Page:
Tuesday, August 6, 2013

Is your Company website Falling into Oblivion?

No, this has nothing to do with the Tom Cruise flick.

The word “oblivion” is often used as a synonym for nonexistence, but there’s actually a slight technical difference between the two.Nonexistence is total nothingness, or the absence of existence. Oblivion, on the other hand, is a state where something did exist, yet through time it has become unknown or forgotten.

In marketing, oblivion is worse than nonexistence. When your company’s website has become “unknown or forgotten” to the online public, you’d rather wish your website had never existed at all.
This checklist will tell you whether your site might be suffering from acute symptoms of oblivion:

Scarcity or over-abundance of information.
You see, people have become so picky when it comes to appreciating business websites. They would find it either lacking of useful content that it never catches their attention, or they would find it an overkill of unnecessary blabber. Be safe; stay in the middle.

Not mobile-friendly.
Is your Company website Falling into Oblivion?PC sales are on its fast descent, and laptops are next. Soon, everyone would be browsing just through their smartphones and tablets (and when experts say “soon”, they usually mean “next year”). If you’re not planning to put up a mobile version of your site, then it’s bound for cyber extinction.

Every website today has social media links. Even imdb.com, which went online in 1993 (yes, 1993) now has Facebook links. That movie site, one of the oldest in the world, was founded at a time when Mark Zuckerberg was still in grade school; so if your site was built in 2013 and still doesn’t have social media integration, shame on you.

Questionable email/phone number disclosures.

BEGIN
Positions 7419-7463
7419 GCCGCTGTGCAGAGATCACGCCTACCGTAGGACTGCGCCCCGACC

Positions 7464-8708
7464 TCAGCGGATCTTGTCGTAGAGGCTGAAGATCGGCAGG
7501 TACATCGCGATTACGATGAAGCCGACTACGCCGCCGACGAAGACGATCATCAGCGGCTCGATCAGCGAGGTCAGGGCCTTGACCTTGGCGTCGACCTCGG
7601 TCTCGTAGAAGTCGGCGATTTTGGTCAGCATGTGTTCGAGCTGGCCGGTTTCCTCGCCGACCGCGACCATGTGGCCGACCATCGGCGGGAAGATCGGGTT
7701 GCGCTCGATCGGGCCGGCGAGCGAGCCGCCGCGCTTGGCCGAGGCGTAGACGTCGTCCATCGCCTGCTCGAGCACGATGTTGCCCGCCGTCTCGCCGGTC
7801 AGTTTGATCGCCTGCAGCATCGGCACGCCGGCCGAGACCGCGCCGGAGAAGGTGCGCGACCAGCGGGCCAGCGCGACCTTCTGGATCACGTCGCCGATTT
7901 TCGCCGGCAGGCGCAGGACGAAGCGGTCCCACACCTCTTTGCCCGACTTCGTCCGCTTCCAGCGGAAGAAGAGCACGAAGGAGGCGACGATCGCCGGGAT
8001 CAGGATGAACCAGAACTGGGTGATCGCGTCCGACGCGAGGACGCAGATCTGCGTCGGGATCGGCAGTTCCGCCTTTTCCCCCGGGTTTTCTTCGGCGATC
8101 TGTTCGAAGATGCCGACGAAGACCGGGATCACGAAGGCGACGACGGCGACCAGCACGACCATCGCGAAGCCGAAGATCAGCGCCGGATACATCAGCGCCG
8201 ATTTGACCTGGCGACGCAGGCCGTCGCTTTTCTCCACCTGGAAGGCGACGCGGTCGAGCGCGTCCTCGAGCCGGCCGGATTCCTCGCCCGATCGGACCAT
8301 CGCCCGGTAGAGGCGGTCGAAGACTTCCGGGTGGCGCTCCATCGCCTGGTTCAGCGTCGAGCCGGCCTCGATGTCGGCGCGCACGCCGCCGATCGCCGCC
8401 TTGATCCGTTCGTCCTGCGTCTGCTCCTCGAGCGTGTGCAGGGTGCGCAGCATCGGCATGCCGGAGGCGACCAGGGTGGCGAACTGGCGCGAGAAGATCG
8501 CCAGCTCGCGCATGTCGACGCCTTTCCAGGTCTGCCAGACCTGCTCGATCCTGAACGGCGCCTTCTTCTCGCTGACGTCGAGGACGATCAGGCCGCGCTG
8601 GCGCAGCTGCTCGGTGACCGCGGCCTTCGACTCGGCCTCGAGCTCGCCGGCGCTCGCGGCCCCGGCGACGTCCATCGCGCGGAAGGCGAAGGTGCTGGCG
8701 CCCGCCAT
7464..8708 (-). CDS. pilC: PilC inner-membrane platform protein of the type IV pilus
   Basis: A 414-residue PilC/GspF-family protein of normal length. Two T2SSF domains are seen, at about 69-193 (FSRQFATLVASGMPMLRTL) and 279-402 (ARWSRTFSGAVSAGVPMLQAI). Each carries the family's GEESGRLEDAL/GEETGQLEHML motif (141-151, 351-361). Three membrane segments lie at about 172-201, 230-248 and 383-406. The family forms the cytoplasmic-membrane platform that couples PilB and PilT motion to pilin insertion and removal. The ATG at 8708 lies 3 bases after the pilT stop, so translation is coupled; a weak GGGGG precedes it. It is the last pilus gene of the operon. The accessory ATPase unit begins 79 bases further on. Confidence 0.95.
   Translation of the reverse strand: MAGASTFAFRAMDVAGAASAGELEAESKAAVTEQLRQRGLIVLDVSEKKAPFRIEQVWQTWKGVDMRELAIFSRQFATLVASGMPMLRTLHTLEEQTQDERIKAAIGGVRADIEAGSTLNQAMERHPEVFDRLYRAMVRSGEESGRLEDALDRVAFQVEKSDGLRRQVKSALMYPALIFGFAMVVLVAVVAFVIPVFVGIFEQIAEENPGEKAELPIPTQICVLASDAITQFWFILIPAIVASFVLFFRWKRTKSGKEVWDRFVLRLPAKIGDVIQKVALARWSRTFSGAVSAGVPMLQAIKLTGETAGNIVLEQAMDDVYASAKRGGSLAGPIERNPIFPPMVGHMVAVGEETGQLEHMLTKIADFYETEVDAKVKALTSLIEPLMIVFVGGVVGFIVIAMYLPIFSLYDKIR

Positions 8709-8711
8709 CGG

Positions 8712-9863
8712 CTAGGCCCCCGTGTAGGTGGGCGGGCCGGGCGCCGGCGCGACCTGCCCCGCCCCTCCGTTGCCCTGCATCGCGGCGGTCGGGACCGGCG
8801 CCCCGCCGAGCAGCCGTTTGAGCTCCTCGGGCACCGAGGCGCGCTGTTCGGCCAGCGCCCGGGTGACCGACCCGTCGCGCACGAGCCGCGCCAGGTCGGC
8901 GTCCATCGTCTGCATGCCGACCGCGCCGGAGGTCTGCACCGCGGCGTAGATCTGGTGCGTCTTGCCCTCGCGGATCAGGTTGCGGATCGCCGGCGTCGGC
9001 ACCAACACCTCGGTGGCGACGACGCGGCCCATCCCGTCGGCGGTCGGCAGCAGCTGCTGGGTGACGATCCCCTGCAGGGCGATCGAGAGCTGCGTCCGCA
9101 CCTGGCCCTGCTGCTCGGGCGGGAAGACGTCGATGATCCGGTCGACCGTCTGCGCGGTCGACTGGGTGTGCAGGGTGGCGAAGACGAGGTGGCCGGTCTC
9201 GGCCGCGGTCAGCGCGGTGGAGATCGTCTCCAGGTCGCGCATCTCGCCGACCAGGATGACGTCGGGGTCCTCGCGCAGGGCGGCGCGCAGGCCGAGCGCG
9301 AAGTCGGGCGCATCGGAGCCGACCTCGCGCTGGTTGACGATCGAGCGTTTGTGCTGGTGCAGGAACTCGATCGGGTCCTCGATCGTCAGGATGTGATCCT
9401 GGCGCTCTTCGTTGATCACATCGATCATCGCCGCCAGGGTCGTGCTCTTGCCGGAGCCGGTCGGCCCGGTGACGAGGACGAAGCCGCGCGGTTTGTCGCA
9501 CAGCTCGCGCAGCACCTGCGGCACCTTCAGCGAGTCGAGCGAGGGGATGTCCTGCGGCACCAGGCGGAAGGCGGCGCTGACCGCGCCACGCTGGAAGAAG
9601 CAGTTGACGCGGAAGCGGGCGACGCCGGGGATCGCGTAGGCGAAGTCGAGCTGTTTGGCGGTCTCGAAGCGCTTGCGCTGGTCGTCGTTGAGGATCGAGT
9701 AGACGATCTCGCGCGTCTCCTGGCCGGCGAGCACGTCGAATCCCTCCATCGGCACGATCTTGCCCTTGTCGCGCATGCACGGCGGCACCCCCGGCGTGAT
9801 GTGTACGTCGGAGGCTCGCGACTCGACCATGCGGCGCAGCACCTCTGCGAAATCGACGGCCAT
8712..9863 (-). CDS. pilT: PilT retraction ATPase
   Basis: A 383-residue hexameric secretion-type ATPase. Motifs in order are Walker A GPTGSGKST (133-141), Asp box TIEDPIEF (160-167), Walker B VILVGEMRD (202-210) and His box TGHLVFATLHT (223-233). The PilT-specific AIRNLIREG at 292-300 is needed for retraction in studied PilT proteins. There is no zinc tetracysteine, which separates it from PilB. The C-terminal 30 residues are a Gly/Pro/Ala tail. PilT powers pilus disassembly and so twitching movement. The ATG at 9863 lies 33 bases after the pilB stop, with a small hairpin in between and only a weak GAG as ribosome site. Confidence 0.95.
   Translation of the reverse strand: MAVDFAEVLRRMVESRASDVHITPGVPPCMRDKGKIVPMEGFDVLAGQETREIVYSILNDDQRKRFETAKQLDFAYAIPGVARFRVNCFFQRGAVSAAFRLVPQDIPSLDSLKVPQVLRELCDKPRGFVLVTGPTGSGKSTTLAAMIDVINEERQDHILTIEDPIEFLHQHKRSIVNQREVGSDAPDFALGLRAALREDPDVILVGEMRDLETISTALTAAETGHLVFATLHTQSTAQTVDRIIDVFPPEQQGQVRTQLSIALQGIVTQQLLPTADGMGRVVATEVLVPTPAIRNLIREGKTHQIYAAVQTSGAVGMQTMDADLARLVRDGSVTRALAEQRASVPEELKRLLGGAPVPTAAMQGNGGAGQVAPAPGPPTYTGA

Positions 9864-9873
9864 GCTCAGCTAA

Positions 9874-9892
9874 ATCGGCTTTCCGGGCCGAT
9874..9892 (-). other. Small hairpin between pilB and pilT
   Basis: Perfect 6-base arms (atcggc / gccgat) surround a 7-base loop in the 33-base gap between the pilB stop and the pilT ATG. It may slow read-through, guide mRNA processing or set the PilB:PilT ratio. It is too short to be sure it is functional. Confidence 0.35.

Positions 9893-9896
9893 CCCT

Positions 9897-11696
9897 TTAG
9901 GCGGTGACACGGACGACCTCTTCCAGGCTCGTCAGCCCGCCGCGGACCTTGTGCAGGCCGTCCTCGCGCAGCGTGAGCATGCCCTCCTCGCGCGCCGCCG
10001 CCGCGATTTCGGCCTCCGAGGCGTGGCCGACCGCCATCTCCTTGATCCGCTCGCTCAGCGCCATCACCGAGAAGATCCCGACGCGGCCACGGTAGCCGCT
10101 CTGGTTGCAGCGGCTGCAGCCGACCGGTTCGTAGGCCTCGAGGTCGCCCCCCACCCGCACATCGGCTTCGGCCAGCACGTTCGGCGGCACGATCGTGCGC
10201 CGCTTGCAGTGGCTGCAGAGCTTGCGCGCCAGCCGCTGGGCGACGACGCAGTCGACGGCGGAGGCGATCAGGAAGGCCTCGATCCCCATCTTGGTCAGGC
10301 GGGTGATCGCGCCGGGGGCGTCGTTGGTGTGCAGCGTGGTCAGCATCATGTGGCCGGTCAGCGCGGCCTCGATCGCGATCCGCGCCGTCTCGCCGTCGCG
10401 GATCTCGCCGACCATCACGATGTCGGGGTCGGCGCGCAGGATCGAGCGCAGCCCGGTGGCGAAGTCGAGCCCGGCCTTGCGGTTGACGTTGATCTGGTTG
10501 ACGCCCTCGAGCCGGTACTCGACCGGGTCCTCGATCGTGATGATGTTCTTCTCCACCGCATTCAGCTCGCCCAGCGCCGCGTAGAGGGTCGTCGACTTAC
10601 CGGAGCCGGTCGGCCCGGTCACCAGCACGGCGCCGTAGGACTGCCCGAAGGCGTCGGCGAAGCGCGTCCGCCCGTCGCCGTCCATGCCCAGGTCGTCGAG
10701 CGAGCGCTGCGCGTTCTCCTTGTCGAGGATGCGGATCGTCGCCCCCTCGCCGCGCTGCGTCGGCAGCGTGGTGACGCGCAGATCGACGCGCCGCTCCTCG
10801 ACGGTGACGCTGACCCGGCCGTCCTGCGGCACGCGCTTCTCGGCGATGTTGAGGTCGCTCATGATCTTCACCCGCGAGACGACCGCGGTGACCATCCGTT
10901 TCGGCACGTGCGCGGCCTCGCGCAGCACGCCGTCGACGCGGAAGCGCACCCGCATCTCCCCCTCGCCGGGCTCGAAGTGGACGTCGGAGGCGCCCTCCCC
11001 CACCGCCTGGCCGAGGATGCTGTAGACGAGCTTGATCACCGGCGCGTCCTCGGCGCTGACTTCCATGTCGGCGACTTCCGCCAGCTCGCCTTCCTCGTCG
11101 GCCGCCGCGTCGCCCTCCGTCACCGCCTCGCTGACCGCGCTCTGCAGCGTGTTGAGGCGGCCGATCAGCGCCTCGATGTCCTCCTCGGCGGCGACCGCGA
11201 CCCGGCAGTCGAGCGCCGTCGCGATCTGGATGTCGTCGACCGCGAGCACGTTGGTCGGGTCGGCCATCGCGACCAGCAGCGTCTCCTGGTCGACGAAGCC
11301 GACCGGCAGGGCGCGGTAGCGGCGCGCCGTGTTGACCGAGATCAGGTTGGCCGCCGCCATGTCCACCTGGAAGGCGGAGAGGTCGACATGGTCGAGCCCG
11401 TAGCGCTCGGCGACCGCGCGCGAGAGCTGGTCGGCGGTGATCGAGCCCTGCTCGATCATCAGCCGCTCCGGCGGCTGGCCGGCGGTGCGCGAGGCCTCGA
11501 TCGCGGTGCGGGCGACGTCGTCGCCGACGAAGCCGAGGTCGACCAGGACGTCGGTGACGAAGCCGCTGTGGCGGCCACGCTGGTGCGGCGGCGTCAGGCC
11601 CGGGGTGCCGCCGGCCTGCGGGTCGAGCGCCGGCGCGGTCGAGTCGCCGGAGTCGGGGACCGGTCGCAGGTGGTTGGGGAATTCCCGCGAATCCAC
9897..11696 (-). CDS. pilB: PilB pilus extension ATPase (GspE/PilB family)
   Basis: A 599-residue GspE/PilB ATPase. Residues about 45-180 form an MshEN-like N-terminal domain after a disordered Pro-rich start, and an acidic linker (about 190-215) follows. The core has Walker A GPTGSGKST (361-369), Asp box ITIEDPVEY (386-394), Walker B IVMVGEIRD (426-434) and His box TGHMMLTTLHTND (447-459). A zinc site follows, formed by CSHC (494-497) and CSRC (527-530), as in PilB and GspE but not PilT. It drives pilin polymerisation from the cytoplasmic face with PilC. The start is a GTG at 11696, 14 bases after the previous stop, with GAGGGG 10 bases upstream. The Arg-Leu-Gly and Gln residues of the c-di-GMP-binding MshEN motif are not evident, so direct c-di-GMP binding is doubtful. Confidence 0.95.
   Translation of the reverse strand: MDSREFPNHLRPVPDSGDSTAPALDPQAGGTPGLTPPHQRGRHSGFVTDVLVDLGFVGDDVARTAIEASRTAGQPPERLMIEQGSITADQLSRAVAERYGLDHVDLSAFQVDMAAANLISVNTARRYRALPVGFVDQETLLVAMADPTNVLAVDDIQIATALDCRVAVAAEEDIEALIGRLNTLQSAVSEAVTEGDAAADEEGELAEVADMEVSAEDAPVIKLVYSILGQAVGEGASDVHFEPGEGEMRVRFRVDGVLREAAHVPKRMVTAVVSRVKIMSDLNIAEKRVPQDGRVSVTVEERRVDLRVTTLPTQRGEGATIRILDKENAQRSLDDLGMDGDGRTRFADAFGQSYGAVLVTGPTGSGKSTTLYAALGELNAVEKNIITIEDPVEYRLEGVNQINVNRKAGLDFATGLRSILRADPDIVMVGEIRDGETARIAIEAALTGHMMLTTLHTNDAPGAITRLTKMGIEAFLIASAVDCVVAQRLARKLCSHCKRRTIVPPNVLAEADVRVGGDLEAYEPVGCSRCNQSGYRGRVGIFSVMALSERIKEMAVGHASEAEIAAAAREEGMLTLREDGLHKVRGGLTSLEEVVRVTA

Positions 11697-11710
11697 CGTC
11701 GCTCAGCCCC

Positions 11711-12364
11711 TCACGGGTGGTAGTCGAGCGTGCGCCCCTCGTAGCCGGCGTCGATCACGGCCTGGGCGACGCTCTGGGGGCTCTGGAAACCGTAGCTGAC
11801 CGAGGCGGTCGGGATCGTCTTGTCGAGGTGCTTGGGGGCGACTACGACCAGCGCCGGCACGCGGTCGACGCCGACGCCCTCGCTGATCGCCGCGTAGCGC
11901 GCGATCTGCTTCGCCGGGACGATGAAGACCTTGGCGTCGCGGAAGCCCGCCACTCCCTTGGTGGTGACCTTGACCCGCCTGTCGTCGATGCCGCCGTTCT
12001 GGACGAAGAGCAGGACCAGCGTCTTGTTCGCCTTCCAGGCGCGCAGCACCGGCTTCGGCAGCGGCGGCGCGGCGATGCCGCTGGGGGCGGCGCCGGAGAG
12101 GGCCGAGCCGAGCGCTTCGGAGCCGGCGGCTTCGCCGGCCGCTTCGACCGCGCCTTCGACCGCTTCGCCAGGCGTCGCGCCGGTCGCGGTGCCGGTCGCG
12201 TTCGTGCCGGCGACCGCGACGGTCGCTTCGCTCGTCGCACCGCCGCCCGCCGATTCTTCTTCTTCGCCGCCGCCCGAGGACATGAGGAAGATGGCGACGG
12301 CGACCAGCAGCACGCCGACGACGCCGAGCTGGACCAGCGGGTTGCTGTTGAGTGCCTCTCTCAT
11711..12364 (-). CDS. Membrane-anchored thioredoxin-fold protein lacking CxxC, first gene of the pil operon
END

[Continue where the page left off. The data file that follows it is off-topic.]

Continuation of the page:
Let’s say you hate social media and your company prefers phone or email. Fine. The problem is, people don’t trust toll free numbers or email addresses such as “info@mybusiness.com”. If you want people to take their business to you, post an office number or at least an email address with a person’s name on it.

Poor search discovery chances.
Perhaps it’s high time for you to evaluate your SEO efforts and see if people notice that your business does have a website. There’s no point in making your site pretty if no one ever gets to stumble upon it. Appearing on the 4th page of a standard Google search takes away your right to wonder why it stinks.

Cheesy layouts.
Business people look at quality and content, and while a flashy site does make an impression, it’s not a top priority. It’s better to wow them with credible data than to let the fancies do the talking.

No freebies? Giving away free stuff doesn’t mean you’re bribing them.
Okay, maybe a little. But the point is, you’ve got to give them reasons to visit your site, stay there, and then come back tomorrow. A few sample products wouldn’t hurt, and while you’re at it, get their opinion. That’s two birds with one stone.